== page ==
Tuesday, October 07, 2008

In which I ask questions about McCain's strategy

It seems to me that the McCain campaign's new super-negative strategy is as likely as not to backfire on him, but I also wouldn't be surprised if it moved the polls a couple of points in his direction in these waning days of the campaign. I am generally a believer in the efficacy of negative campaigning, if not necessarily the honor in it.

But from McCain's perspective, doesn't this shift in tones come too late to be very effective? Yes, yes, a month is a long time in an election. But I would have thought the ideal time to define Obama as a scary terrorist would have been before the first debate.

About that debate: Doesn't Obama's gracious, measured performance there in front of tens of millions of voters seriously complicate the effort now to make people afraid of him? Not to say it's impossible for McCain to retroactively implant doubt in people's minds -- it's just more complicated now than it was before so much of America was introduced to him.

And here's a question for stridewideman: Isn't it conceivable that this strategy from McCain would be much more effective if Obama had treated that first debate as a no-holds-barred sparring match? If he had seemed combative and angry then, it would surely be easier for McCain to now present him as, you know, combative and angry, like a terrorist.

The best thing about this sort of counterfactual is that I am right no matter what. If these attacks backfire on McCain, well it proves my point. If they work for him, I can always say, well, they could have been even more effective...

5 comments:

stridewideman said...

Sure, I see where you're coming from. But I'm necessarily advocating a pugnacious no-holds-barred style of debating. I just want a couple of solid zingers with available facts.

There's no reason that it has to come off as angry, just measured and anchored in truth. McCain is a deregulator in the Reagan vein. His tax cuts are for the very rich, including oil companies who are making more then the gross national product of some countries.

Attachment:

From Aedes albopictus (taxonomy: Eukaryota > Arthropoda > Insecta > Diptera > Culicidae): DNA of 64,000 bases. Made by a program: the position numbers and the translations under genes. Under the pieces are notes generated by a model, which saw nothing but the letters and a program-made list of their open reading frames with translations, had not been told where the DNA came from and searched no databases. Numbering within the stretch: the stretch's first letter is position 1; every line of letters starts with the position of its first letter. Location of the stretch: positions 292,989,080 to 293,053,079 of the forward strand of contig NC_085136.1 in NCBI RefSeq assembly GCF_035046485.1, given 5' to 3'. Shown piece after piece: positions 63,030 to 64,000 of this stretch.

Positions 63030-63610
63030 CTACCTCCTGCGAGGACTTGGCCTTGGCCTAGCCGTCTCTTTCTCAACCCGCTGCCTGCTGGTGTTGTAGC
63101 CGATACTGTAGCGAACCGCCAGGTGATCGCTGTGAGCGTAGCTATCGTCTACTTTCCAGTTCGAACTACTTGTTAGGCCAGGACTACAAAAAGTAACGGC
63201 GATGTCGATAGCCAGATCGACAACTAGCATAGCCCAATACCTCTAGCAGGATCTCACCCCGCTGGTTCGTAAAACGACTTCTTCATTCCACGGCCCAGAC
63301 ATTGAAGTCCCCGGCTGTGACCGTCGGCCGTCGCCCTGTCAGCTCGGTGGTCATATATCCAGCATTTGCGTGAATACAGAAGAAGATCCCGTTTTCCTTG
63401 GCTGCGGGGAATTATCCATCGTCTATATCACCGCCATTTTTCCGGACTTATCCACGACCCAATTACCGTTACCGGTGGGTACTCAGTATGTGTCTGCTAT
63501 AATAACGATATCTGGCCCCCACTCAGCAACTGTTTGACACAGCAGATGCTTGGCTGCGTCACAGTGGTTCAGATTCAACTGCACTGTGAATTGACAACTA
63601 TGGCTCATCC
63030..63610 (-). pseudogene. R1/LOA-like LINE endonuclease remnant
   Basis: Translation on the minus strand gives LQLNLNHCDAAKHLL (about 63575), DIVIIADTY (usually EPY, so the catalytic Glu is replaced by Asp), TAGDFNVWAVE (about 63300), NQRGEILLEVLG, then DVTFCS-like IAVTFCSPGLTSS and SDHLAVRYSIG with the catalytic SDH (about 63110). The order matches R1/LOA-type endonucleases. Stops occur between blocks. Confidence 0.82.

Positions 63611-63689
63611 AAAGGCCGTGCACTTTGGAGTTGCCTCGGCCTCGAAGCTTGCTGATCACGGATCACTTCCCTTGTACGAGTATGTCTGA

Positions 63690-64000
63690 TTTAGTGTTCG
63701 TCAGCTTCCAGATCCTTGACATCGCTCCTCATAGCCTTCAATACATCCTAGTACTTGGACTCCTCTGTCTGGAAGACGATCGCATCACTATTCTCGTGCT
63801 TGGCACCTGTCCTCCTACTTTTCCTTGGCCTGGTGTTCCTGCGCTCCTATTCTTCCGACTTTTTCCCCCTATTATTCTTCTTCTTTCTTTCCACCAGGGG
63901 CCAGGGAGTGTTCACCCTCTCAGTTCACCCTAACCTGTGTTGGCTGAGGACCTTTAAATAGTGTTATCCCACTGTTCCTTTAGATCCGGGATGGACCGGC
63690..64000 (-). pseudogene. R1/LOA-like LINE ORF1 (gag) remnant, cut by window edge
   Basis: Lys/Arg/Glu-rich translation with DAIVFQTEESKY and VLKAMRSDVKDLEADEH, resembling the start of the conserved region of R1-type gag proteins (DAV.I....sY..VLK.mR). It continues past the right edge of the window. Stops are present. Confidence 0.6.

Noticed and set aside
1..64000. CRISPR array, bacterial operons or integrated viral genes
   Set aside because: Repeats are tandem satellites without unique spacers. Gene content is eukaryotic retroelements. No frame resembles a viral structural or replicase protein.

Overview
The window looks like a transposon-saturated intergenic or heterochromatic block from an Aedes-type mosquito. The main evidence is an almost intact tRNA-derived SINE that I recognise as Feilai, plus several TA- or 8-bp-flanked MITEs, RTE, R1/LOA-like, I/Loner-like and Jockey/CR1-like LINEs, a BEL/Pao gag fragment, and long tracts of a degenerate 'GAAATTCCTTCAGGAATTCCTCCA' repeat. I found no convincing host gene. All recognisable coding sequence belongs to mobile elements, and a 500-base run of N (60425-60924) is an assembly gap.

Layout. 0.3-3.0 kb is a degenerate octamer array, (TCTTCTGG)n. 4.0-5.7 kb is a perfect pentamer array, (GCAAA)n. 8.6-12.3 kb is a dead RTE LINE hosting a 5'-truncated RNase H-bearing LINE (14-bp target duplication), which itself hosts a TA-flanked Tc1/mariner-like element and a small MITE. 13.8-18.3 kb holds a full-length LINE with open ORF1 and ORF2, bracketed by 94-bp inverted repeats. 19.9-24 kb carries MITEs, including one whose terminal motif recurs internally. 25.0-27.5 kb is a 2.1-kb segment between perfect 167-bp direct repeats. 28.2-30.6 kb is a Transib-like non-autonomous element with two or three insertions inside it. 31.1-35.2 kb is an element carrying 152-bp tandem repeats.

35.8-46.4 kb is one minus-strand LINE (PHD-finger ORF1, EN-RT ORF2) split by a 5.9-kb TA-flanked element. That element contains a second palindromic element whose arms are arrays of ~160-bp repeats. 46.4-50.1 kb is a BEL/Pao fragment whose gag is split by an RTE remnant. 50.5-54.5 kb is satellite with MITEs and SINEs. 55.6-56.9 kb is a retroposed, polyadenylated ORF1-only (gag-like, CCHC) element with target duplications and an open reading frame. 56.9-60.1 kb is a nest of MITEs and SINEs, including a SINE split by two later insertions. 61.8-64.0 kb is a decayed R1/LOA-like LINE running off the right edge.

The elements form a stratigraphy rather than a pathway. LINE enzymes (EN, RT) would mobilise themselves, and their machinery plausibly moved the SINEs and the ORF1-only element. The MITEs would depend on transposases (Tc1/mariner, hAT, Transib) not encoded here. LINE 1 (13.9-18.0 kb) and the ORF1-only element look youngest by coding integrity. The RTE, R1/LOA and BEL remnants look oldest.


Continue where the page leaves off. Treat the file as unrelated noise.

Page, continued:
His healthcare policy is abysmal (as Biden pointed out in the most convoluted way possible). Etc. Obama can be more confrontational without coming off as angry.

The point you're making is valid, I think. If he had come off as angry, this would be worse. But I think this time he can utilize his cool demeanor and come off as cold angry against McCain. Not yelling, not gesturing, just cutting. That's what I want out of this one.

In the meantime, and along the same lines, doesn't the Keating Five gambit seem like off-brand messaging and kind of late in the game? I suppose it's a good idea to have something else out there to talk about, but I worry if he pushes it too hard it'll bring him down to McCain's level.

We'll see...

candycanesammy said...

I think Obama's debate performance (and Biden's too) were really fucking smart. Here's why: Obama _is_ a cool, relaxed, measured man, so he was playing to his strength already in acting like that. On top of that, it was a contrast to McCain's jaw-clenching pissiness, which made Obama seem ever more presidential by contrast. And finally, he deftly avoided all that scary-angry-black man meme. That might be at the expense of some "zingers" which would be on the news the next day, but considering how well the campaign is now polling, that's a trade-off the campaign will take.

Point is, Obama _does_ hit on these health-care and deregulation points, he just does them at campaign stops and smaller appearances, which I think is a better tactic than doing it during prime time.

Finally, the Keating Five rebuttal is strictly in response to McCain's (admitted) new negative strategy. I find it somewhat unseemly, but it is strictly a defensive measure, not an offensive one, and nice to see after the swift-boat mess four years ago.

Rob said...

Strideman, I take the point that there is a lot of daylight between direct, fact-based hits and angry-scary-person-ranting. It's not like you can only be gentle and nonconfrontational or else angry and scary.

You know I wonder about the Keating stuff. The risk of using it is that the story becomes "both candidates go negative." The risk of NOT using it is "Obama doesn't fight back." It's hard for me to weigh out those risks. To Sammy's point, yesterday at the YMCA I saw on CNN Obama's quote that "we don't throw the first punch, but we will throw the last." That actually seems like an incredibly effective line to me. If that message sticks, maybe the Keating attacks work splendidly with no particular backlash...

Don Hotdog said...

The Keating Five scandal isn't made up and I think has a certain built in resistance to being seen as 'going negative'. McCain himself admitted to the wrong-doing.

Bringing up a big-time saving and loan scandal, even if it was 20 years ago and tying it to the current economic crisis doesn't seem like the kind of irrelevant scurrilous smearing the way Bill Ayers type attacks do.

I've been nervous before, but Obama seems good at finding the right temperature for the bathwater.

stridewideman said...

Obama's performance last night was exactly what I was looking for. Firm, prepared to go on the offensive a bit, and speaking effectively about McCain's bushwah.